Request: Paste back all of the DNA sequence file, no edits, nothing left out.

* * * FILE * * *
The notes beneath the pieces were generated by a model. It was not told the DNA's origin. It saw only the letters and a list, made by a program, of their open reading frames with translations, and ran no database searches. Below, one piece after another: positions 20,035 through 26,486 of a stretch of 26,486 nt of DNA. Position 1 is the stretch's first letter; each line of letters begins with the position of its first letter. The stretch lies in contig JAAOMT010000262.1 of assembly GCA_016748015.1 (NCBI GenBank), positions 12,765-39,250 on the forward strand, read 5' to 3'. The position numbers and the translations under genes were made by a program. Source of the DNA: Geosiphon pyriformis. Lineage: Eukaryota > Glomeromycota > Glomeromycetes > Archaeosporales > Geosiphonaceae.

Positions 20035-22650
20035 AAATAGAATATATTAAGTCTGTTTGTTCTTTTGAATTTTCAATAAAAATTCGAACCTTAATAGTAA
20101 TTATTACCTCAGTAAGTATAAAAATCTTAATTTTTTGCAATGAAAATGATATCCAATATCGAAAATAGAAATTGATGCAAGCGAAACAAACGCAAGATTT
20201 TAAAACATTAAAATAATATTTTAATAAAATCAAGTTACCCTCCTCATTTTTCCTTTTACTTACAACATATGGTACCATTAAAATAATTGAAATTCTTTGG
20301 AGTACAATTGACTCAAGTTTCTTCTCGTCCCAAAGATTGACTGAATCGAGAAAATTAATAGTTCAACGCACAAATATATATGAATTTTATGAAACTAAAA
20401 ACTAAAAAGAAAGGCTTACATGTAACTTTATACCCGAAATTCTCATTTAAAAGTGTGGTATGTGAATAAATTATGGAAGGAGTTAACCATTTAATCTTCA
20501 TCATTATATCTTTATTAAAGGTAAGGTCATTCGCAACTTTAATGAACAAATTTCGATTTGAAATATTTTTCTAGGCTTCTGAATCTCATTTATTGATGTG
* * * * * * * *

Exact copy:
The notes beneath the pieces were generated by a model. It was not told the DNA's origin. It saw only the letters and a list, made by a program, of their open reading frames with translations, and ran no database searches. Below, one piece after another: positions 20,035 through 26,486 of a stretch of 26,486 nt of DNA. Position 1 is the stretch's first letter; each line of letters begins with the position of its first letter. The stretch lies in contig JAAOMT010000262.1 of assembly GCA_016748015.1 (NCBI GenBank), positions 12,765-39,250 on the forward strand, read 5' to 3'. The position numbers and the translations under genes were made by a program. Source of the DNA: Geosiphon pyriformis. Lineage: Eukaryota > Glomeromycota > Glomeromycetes > Archaeosporales > Geosiphonaceae.

Positions 20035-22650
20035 AAATAGAATATATTAAGTCTGTTTGTTCTTTTGAATTTTCAATAAAAATTCGAACCTTAATAGTAA
20101 TTATTACCTCAGTAAGTATAAAAATCTTAATTTTTTGCAATGAAAATGATATCCAATATCGAAAATAGAAATTGATGCAAGCGAAACAAACGCAAGATTT
20201 TAAAACATTAAAATAATATTTTAATAAAATCAAGTTACCCTCCTCATTTTTCCTTTTACTTACAACATATGGTACCATTAAAATAATTGAAATTCTTTGG
20301 AGTACAATTGACTCAAGTTTCTTCTCGTCCCAAAGATTGACTGAATCGAGAAAATTAATAGTTCAACGCACAAATATATATGAATTTTATGAAACTAAAA
20401 ACTAAAAAGAAAGGCTTACATGTAACTTTATACCCGAAATTCTCATTTAAAAGTGTGGTATGTGAATAAATTATGGAAGGAGTTAACCATTTAATCTTCA
20501 TCATTATATCTTTATTAAAGGTAAGGTCATTCGCAACTTTAATGAACAAATTTCGATTTGAAATATTTTTCTAGGCTTCTGAATCTCATTTATTGATGTG